The following is the opening statement in the case by the plaintiffs’ attorney with names eliminated.

May it please the Court, each and every member of the jury - fellow counsel. As you may recall my name is (plaintiffs’ attorney) I represent Joan Smith the wife of George Smith. When we last spoke during jury selection I told you we would have the opportunity to give what are known as opening statements and that is of course the opportunity his Honor is now giving us. I submit to you its more than an opportunity - it’s an obligation - it’s an obligation when you come to sit on a case of this importance involving the death of a man of a husband and a father - to tell you what we say the proof will be what the evidence will show.

On February 21, 2015 George Smith's life ended. He was 24 years old. He left his wife of 5 years Joan and their son Buddy who was 4 years old. George worked for ABC Company out on Long Island he had worked for them for almost 1 year. He was a welder - ABC was in the industrial waste business - supplied large refuse containers - you've all seen these large green metal containers at construction sites. His job was to repair them - to weld them as part of his job he would use a machine known as a skid steer loader to move the containers into the shop to repair them.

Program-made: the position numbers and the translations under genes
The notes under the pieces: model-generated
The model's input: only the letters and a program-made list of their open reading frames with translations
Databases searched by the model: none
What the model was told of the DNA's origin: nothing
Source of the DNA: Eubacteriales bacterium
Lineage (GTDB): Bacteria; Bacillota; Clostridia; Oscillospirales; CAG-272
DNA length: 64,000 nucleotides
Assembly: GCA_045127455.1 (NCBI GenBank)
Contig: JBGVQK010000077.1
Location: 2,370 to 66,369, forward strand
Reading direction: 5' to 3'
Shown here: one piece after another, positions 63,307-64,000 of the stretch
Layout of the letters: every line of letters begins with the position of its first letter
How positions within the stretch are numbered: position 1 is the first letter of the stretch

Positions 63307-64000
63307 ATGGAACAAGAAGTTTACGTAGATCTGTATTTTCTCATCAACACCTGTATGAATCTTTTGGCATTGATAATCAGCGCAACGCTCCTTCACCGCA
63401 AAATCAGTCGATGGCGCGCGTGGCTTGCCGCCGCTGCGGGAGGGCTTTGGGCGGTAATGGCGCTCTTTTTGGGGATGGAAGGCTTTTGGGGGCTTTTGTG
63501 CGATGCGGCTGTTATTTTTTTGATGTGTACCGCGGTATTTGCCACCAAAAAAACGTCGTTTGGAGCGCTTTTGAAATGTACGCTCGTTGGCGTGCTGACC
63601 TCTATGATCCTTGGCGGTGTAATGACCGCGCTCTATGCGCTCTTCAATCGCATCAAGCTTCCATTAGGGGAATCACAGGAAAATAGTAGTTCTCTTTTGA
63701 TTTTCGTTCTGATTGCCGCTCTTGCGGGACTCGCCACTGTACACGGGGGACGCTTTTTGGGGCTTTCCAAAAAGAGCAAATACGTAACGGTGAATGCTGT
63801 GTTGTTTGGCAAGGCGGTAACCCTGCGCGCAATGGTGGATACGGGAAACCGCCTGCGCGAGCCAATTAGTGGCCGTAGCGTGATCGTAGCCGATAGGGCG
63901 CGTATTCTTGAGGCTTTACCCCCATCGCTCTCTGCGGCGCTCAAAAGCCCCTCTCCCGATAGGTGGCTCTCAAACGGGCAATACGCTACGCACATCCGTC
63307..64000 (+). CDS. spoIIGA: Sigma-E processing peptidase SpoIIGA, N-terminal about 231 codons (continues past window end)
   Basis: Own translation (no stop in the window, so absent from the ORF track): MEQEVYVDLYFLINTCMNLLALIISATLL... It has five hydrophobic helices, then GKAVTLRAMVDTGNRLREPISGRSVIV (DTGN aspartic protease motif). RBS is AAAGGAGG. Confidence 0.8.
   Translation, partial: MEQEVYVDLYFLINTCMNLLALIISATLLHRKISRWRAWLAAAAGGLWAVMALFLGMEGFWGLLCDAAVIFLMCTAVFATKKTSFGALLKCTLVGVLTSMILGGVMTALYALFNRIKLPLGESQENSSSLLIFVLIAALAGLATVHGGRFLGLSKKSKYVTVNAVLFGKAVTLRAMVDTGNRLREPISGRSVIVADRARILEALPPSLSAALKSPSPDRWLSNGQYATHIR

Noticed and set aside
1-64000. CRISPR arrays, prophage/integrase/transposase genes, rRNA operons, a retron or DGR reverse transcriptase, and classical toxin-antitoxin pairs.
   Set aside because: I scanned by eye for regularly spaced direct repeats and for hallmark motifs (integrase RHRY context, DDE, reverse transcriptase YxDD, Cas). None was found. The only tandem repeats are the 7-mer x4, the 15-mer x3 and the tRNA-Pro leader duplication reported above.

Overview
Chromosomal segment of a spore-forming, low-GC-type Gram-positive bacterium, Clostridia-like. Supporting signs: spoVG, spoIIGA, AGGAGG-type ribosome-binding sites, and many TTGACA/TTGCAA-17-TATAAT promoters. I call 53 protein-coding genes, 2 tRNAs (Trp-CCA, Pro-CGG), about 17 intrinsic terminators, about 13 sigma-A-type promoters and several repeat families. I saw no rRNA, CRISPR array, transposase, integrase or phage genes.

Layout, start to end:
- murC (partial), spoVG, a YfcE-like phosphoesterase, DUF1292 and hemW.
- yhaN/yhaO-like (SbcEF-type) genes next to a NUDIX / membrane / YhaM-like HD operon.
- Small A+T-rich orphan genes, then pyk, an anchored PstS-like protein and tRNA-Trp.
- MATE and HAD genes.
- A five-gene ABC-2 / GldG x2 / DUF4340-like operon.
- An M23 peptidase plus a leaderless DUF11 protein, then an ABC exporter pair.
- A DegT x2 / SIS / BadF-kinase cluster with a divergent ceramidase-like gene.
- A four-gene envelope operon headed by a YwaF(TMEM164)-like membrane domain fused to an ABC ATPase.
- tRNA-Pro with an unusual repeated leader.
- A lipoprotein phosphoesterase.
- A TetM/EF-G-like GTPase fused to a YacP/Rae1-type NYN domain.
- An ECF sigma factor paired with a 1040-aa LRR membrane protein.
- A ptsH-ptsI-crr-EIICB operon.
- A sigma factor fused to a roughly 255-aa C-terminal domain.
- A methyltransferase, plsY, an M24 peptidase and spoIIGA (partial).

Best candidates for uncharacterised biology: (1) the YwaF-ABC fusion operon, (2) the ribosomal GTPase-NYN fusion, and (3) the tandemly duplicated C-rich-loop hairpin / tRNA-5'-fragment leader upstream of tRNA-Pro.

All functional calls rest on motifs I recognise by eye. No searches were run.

On February 21, 2015 George was killed while operating this loader -no dispute about it - He was found in ABC's yard at about noon by a co-worker, Randy Jones.

There is no dispute that this skid steer loader was designed and manufactured by XYZ Corp. It was known as a Model 50. You've heard something about how this loader works during jury selection - It has four wheels and the operator sits in a compartment a CAB-ROPS - the loader has lift arms to which a bucket or forks or other type of attachment can be connected - These lift arms extend from the rear of the machine past the operator's compartment on either side to the front of the machine (demonstrating) the loader is controlled by 2 levers-called T-Bar controls in front of the operators seat - one to left controls propulsion and steering and the one to right controls the lift arms or boom as it is called - pull back, arms go up - push forward - go down.